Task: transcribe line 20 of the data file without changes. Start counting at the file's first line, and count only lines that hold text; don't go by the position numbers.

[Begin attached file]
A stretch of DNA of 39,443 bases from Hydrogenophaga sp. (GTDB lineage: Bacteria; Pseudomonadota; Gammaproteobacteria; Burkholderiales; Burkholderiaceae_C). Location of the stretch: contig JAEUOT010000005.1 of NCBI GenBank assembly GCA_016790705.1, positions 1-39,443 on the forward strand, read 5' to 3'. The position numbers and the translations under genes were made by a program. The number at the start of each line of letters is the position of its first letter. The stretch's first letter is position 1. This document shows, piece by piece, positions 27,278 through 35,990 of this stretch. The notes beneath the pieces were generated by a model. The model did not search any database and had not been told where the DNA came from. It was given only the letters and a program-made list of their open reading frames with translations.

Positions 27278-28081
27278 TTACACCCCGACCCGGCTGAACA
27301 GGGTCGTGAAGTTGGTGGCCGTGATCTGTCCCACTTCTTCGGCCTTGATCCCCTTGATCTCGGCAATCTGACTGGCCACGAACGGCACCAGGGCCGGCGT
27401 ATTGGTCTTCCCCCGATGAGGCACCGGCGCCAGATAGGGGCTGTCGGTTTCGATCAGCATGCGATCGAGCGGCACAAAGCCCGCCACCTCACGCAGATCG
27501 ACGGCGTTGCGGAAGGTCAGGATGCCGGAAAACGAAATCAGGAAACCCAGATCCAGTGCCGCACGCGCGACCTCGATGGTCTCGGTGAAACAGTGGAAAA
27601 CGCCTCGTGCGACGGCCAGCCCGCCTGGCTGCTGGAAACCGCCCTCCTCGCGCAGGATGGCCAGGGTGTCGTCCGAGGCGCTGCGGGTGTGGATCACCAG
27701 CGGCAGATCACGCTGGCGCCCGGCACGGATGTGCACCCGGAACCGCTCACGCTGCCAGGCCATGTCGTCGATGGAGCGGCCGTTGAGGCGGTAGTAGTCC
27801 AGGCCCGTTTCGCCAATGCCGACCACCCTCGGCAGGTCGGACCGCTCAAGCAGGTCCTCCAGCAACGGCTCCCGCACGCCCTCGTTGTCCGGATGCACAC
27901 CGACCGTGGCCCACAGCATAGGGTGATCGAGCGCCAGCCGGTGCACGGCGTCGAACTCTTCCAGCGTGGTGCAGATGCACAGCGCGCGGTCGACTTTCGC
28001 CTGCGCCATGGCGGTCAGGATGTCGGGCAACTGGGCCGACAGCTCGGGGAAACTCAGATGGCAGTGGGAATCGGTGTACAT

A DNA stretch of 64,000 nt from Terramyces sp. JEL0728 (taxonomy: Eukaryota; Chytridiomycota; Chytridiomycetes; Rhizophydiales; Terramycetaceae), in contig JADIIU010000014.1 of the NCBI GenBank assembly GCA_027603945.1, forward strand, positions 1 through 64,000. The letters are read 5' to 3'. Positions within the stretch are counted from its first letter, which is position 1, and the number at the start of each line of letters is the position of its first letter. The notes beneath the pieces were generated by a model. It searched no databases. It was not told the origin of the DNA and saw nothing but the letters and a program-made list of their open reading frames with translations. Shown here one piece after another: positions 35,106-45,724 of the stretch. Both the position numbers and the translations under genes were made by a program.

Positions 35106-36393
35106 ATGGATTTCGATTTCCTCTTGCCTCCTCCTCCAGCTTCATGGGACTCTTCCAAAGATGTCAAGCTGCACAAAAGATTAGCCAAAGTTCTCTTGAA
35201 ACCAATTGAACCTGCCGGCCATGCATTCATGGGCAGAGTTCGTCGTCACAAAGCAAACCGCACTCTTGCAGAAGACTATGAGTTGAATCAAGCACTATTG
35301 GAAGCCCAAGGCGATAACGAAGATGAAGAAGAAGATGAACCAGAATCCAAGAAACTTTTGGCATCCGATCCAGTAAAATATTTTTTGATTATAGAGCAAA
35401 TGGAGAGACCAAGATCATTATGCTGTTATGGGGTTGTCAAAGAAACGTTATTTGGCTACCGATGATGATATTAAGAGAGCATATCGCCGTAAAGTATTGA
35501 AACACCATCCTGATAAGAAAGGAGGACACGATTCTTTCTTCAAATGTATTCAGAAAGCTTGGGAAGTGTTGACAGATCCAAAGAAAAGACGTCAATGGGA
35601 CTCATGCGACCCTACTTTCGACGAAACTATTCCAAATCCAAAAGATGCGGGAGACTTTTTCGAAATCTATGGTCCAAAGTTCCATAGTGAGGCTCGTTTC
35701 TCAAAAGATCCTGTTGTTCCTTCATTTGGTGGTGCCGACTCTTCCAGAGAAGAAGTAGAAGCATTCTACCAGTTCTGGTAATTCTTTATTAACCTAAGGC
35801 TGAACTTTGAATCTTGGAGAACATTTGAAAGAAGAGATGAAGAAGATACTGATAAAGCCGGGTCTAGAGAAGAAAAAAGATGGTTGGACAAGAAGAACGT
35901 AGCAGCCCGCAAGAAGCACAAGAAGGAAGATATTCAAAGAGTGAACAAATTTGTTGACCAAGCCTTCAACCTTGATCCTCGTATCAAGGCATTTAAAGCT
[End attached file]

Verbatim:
35701 TCAAAAGATCCTGTTGTTCCTTCATTTGGTGGTGCCGACTCTTCCAGAGAAGAAGTAGAAGCATTCTACCAGTTCTGGTAATTCTTTATTAACCTAAGGC